February 24, 1998 The Bank of Canada today released a joint statement of the Government of Canada and the Bank of Canada on the extension of the inflation-control targets.
February 5, 1998 A year ago, in early 1997, prospects for global economic growth were very promising. World economic activity had strengthened and was expected to accelerate further, with the benefit of low inflation, reduced fiscal imbalances, and stable or declining interest rates. In Canada too, output and employment growth had picked up.
January 30, 1998 The Bank of Canada today raised its Bank Rate by ½ of one percentage point to 5 per cent.
December 30, 1997 The Bank of Canada today released a guideline outlining how it intends to carry out its responsibilities under the Payment Clearing and Settlement Act (PCSA).
December 12, 1997 The Bank of Canada today raised its Bank rate by ½ of one percentage point to 4 ½ per cent.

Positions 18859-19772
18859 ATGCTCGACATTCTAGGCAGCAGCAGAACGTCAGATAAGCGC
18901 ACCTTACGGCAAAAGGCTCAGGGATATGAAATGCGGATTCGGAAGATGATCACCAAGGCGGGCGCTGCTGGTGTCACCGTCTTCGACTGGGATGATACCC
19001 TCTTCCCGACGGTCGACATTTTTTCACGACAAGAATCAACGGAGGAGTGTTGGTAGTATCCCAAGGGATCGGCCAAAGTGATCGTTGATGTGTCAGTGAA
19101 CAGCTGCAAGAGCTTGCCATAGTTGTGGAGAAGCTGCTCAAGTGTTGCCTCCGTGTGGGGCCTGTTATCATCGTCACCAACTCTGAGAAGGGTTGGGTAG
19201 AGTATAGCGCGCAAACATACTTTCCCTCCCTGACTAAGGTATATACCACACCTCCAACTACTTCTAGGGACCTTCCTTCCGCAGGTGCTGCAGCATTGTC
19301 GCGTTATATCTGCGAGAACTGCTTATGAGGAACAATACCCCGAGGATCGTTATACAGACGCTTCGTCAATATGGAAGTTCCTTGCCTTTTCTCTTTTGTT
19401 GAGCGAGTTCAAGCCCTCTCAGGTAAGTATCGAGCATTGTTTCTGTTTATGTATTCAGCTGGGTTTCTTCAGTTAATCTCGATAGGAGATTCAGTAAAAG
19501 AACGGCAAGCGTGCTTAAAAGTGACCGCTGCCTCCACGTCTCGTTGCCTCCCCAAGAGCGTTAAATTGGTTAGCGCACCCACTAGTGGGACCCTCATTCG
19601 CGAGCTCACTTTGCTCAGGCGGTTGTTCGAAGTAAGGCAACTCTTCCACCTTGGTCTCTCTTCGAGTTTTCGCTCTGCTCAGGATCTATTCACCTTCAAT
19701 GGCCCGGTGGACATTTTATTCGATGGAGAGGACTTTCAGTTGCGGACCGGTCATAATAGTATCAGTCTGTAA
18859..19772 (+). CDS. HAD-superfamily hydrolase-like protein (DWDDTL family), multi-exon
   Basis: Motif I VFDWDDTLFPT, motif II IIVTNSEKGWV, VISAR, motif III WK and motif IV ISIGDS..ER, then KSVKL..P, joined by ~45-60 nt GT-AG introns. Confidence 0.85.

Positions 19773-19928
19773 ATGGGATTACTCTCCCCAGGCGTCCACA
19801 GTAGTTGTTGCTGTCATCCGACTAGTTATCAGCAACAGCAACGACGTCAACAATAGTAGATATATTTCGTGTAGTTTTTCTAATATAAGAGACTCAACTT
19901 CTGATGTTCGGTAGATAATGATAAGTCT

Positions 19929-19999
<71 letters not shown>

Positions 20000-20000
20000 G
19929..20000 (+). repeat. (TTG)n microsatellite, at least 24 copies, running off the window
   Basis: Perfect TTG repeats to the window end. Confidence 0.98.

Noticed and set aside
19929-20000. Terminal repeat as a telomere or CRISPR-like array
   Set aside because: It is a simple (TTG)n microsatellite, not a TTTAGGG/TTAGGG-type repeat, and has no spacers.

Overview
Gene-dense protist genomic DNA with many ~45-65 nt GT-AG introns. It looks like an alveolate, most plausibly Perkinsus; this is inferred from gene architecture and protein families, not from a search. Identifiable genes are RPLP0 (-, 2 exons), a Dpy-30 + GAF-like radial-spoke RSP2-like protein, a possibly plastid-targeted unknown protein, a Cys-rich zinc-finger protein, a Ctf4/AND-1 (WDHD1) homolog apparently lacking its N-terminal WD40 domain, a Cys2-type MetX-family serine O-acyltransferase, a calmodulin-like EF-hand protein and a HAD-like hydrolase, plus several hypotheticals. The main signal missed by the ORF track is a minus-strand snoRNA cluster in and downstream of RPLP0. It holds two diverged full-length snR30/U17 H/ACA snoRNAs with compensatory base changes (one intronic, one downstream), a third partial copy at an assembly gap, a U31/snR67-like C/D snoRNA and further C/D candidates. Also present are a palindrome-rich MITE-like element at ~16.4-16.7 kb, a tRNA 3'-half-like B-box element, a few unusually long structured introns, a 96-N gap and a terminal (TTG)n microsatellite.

December 1, 1997 Today, we meet against a backdrop of some uncertainty in the international economy. I would like to begin my remarks with an assessment of what the recent financial and economic events in Asia could mean for Canada.
November 27, 1997 The Bank of Canada today released a report by Professor Duncan McDowall of Carleton University entitled Due Diligence: A report on the Bank of Canada's handling of foreign gold during World War II.
November 25, 1997 The Bank of Canada today raised the Bank Rate by 1/4 of one percentage point to 4 per cent. The Bank's operating band for the overnight rate was similarly adjusted.
October 7, 1997 Today, I would like to talk about some of the important issues and challenges facing monetary policy in the period ahead and how the Bank of Canada proposes to deal with them. This is not an unusual topic for me since the business of central banking is seldom without challenges. But what a difference the past two years have made to the challenges we face!
October 1, 1997 The Bank of Canada today raised the Bank Rate and its operating band for the overnight rate by 1/4 of one percentage point.